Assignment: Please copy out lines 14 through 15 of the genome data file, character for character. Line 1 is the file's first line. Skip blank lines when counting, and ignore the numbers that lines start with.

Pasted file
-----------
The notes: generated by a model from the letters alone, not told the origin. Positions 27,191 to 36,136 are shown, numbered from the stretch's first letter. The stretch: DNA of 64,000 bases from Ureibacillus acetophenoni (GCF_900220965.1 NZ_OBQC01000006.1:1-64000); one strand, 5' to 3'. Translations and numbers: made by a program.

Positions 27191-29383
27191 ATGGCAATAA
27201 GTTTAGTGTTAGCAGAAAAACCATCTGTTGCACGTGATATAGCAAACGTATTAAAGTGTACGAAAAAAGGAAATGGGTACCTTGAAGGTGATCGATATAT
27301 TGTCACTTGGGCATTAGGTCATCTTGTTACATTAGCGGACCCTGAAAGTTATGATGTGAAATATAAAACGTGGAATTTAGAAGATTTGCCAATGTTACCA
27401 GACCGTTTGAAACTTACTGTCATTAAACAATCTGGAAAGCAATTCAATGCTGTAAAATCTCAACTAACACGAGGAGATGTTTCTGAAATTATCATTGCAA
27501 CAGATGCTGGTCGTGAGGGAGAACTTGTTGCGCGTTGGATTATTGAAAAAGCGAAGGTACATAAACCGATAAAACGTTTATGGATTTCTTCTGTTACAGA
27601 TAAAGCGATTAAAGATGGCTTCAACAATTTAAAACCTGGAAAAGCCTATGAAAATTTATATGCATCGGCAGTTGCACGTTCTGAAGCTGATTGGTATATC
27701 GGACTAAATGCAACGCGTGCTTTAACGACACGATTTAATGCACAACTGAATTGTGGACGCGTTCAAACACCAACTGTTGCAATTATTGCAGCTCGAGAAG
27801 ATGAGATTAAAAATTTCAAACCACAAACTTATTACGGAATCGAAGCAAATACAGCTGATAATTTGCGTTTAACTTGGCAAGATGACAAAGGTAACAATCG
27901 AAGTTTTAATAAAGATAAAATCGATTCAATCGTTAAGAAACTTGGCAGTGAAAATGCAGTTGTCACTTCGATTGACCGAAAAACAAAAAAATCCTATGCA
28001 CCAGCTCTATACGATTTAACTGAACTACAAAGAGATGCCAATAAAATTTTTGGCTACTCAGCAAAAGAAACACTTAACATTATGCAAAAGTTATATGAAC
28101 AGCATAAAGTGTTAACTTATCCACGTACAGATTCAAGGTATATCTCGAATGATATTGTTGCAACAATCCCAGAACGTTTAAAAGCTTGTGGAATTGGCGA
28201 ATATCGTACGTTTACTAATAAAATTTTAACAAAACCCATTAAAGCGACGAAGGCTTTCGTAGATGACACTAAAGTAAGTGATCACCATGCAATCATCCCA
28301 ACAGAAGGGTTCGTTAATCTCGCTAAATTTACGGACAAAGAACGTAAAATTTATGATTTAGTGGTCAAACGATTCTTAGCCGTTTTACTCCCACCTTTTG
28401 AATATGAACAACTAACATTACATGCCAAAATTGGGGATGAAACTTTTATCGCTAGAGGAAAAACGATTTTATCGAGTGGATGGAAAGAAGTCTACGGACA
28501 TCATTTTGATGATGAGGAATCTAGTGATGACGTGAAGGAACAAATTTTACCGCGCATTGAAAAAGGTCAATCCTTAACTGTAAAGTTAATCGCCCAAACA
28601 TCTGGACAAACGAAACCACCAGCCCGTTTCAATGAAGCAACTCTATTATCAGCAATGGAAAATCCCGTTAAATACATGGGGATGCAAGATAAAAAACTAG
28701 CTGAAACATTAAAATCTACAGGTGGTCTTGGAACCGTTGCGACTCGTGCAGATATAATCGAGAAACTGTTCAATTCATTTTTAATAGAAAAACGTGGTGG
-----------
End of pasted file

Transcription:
28201 ATATCGTACGTTTACTAATAAAATTTTAACAAAACCCATTAAAGCGACGAAGGCTTTCGTAGATGACACTAAAGTAAGTGATCACCATGCAATCATCCCA
28301 ACAGAAGGGTTCGTTAATCTCGCTAAATTTACGGACAAAGAACGTAAAATTTATGATTTAGTGGTCAAACGATTCTTAGCCGTTTTACTCCCACCTTTTG